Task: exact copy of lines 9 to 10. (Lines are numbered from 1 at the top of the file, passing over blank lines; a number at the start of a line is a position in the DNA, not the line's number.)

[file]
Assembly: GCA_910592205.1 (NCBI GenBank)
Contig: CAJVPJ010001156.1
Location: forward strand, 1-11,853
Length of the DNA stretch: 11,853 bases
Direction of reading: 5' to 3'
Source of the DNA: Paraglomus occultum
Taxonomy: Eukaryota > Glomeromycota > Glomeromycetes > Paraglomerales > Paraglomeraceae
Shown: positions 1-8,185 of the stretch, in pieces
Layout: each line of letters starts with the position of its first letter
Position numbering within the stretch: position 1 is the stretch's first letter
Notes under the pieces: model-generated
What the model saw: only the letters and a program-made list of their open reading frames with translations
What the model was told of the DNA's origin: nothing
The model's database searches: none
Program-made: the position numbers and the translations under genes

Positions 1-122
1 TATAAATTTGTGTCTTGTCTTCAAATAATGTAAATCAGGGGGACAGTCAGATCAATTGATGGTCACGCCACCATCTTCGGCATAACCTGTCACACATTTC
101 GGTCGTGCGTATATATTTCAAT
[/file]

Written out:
Layout: each line of letters starts with the position of its first letter
Position numbering within the stretch: position 1 is the stretch's first letter